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39 of 63 people found the following review helpful
2.0 out of 5 stars Catholic Apology as History., 30 April 2010
This review is from: The Stripping of the Altars: Traditional Religion in England, 1400-1580 (Paperback)
The whole thrust of this history is to attempt to prove that Medieval Catholicism was in fine fettle prior to the Reformation, and to imply that there was no popular support for reform. The history of the Late Medieval church in England is looked at in great depth, and for that reason it is a useful and necessary text, but it is in the conclusion that Duffy reaches that he allows his own position to dominate. Duffy is a fine historian, but not an impartial one. The authors 'The Voices of Morebath' is a good example where the desire to support his views results in a propagandising of the account he gives. The main thrust is that there was no spiritual decline within the Catholic Church before the Reformation, and that the pseudo-histories/gospels that were allowed by the religious authorities filled the need for greater lay understanding of Christ and the Gospel. The problem with this is that he down plays the significance of the illegal English translations that were circulating (they are one of the commonest medieval manuscripts to survive - a sign of their popularity) and the draconian treatment of any who questioned the power of the Catholic Church. He is willing to rest on the assumption that the change in for example the style of wills was due to coercion by the non-persecuting state of Edward VI; yet he does not even consider the spiritual coercion, propaganda and shear violence used to maintain the status quo in the fifteenth century. The question is not answered as to why a supposedly popular religious leadership felt the need to see any who possessed an English Bible as an enemy and threat to them - why would such popular establishment position need to use threats to maintain itself, and fundamentally what was there to fear in a vernacular bible that made owning one a capital crime?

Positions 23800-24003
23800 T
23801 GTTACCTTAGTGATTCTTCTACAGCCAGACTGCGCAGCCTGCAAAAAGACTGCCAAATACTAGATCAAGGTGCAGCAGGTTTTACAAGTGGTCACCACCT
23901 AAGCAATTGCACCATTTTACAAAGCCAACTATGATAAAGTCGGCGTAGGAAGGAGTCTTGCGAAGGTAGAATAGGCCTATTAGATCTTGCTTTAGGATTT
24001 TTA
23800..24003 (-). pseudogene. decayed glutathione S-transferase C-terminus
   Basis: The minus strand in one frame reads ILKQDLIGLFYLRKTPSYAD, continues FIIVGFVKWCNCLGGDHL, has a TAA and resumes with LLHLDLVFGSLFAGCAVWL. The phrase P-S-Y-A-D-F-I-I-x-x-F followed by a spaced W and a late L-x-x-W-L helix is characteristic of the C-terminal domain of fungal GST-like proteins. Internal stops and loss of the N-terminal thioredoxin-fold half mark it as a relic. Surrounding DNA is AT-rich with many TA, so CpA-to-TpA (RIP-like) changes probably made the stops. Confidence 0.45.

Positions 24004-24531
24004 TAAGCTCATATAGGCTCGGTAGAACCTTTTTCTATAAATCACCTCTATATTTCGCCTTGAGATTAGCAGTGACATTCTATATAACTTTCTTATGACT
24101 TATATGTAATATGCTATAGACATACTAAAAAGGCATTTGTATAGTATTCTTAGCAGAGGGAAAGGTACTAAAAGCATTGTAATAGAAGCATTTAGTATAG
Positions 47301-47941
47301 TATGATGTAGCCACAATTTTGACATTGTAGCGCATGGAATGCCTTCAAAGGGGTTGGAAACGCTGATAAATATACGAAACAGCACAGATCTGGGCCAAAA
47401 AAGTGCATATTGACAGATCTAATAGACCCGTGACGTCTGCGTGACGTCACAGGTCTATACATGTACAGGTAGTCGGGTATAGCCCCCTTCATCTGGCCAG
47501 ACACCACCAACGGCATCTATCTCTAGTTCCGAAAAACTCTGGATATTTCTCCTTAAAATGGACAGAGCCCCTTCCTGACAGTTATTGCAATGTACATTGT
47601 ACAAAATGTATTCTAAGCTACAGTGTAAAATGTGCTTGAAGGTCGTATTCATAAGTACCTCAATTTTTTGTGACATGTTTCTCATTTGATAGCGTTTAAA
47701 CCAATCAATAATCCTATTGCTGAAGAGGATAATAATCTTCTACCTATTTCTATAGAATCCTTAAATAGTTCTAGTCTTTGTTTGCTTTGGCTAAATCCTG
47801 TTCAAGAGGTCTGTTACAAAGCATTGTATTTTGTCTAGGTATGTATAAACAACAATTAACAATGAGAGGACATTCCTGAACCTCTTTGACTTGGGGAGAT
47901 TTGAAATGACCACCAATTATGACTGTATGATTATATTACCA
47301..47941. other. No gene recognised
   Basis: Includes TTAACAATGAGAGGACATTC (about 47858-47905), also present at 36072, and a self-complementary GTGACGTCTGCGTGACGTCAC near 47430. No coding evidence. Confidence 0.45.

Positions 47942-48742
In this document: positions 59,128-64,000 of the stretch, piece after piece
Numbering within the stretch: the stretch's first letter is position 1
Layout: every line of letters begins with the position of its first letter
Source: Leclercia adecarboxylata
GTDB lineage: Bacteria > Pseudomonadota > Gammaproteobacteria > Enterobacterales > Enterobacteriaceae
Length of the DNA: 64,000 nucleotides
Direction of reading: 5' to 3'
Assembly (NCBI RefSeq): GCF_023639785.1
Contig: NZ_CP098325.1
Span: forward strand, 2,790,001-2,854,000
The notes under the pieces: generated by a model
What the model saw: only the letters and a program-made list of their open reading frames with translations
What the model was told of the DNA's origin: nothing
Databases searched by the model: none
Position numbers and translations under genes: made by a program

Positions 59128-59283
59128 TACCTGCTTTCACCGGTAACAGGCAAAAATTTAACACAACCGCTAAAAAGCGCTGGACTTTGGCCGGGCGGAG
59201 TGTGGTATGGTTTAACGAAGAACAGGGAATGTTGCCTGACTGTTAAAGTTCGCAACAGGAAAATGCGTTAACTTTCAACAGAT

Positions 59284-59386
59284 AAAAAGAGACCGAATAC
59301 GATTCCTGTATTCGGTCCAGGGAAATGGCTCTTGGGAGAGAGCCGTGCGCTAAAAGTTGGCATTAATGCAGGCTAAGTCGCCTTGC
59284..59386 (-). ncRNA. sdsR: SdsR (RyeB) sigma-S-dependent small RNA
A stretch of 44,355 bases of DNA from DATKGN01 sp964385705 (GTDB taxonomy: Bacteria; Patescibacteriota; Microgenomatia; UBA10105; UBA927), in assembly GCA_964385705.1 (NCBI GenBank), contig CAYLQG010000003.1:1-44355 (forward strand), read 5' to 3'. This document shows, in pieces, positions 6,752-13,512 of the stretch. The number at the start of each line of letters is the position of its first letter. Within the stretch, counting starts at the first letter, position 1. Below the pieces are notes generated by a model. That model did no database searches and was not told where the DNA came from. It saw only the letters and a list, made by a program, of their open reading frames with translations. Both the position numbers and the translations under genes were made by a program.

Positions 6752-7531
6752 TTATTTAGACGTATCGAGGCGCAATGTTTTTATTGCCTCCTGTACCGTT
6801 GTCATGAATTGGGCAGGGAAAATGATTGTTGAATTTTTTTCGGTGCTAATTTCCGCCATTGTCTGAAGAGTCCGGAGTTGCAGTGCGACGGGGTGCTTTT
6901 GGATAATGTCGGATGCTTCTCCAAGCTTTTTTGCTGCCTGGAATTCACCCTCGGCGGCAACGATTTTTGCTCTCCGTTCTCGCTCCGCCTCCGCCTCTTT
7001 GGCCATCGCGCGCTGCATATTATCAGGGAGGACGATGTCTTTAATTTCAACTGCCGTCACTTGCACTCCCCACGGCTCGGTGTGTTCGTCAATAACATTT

The decay of arguably the powerhouse of medieval religion - the monastic life - is not really dealt with, or the lack of respect that monks and others religious began to enjoy in this period (not just by Lollards, but by 'catholic' commentators such as Chaucer and Langland)
In short the whole book is shot through with a lamentation at the destruction of the superstition and papal deference that the Reformation brought to England, and a justification for the very practices that were done away with. If you can get beyond that Roman Catholic agenda then this is, as I say, a useful account of the nature of late medieval established religion; but to swallow the conclusions as 'fact' would be,I suggest, a mistake.
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Showing 1-10 of 11 posts in this discussion
Initial post: 11 Jan 2011 16:04:19 GMT
manfriday says:
Thoughtful and valuable comments. Over and over again Duffy sees commitment when there is only conformity to a settlement imposed by the established church with the active support of the Crown. He does not grasp the scope for the English bible to change attitudes, through for example the publication of the second commandment or the absence of any reference to purgatory. Partly as a result he does not see the potential for radical reversal particularly when so many relics and miracle images were shown to be fraudulent. He cannot see the potential for the more Christ orientated elents of medieval religion to become 'bridges' into a Christ centered protestantism, in this changed environment
Experience suggests that any criticism of revisionist reviews, however mild or well informed, will produce negative ratings from some (presumably catholic) readers. It is very sad but a fact of life. So, a good thoughtful review. Write some more

Posted on 9 Jun 2011 18:49:34 BDT
B. A. Burns says:
Come on, where are you going to get a totally impartial historian? Would someone of a Protestant persuasion be so, I don't think so. Has that not been the problem with such histories of the past, when it has often been loaded on the Protestant side. Duffy is a fine historian and one of integrity. You judge him too harshly.